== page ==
Any guesses? This may or may not turn out to be a surprise, but Merriam-Webster’s word of the year has been selected-elected and it is – well – “feminism” (isn’t a surprise to me).

So it has been a long year or maybe two for the word ‘feminism’ which has emerged out since a couple of years – so much that in 2017, the lookups for ‘feminism’ increased by over 70% compared to that in 2016. This achievement for feminism came after following the Women’s March in Washington DC and around the world. Then again, the searches spiked in late February when US president Donald Trump’s spokesperson Kellyanne Conway said at a conservative conference that she didn’t consider herself a feminist, and again when the revelations about Harvey Weinstein’s alleged sexual harassment of women in Hollywood triggered other accounts of assault to mushroom.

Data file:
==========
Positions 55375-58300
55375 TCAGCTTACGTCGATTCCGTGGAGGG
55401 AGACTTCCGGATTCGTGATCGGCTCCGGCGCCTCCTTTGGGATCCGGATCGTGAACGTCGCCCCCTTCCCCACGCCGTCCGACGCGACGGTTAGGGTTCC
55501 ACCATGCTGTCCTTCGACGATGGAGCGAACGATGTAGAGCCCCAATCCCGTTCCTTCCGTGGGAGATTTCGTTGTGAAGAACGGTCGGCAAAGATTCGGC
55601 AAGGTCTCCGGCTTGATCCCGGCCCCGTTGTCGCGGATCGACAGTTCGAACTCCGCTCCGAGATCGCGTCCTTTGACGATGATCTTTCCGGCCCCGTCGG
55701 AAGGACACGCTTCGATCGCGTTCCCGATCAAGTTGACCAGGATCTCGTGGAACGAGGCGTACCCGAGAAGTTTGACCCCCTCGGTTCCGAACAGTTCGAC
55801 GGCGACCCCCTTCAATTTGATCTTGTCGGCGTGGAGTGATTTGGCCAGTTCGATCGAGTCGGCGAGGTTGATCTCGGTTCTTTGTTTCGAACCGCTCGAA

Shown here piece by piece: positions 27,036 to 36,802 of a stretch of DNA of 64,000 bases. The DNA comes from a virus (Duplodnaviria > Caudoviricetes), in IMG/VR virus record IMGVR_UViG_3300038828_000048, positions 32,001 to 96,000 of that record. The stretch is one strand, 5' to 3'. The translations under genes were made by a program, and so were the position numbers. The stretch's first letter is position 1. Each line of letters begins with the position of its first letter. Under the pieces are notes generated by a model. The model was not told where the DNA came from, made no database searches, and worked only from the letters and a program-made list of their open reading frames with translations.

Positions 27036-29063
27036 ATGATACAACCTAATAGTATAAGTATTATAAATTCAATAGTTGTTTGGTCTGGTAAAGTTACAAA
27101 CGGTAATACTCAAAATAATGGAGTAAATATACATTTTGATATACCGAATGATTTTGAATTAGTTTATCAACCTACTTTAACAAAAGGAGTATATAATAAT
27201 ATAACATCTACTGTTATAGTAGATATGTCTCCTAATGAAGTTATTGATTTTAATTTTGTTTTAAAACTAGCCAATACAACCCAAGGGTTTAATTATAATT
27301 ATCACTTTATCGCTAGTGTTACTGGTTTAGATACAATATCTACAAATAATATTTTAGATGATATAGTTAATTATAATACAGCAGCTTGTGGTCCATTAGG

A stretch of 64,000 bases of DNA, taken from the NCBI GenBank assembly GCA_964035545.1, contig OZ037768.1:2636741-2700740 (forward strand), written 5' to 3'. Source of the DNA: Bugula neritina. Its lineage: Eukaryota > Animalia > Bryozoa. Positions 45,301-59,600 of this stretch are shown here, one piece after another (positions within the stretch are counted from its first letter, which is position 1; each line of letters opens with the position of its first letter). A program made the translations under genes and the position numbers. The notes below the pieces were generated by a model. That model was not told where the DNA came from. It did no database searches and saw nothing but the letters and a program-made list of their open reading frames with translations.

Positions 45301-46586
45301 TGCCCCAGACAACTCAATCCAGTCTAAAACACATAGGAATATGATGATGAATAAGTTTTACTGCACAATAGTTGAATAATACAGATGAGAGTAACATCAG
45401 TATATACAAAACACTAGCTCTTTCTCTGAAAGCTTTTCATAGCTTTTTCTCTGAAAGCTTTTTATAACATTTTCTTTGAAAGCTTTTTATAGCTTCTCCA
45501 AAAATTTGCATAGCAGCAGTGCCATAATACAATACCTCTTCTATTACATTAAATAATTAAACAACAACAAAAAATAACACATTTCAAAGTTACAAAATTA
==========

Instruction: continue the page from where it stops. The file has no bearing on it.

Defined as ‘the theory of the political, economic, and social equality of the sexes’, feminism word was famed during the ‘Me Too’ movement that rose out of dust by Harvey’s allegations and further other ‘silence breakers’ that brought down rich and famous men of media, politics and the entertainment worlds. Widely used over social media in a general way to describe inclination towards equality of females, this word is even regarded for the gritty hatred towards men. But it is all about evolution as the word was first entered in an English dictionary in 1841, by Noah Webster, when it was defined simply as “the qualities of females”.

Feminism has been in Merriam-Webster’s annual Top 10 for the last few years, including sharing word-of-the-year honors with other “isms” in 2015. Socialism, fascism, racism, communism, capitalism and terrorism rounded out the bunch. Surreal was the word of the year last year. In a year that powerful, white men lost their positions and jobs when called to account for sexual assault, “feminism” was a weapon in women’s arsenal, an ally in a heady time and that is what has emerged the word as the word of the year.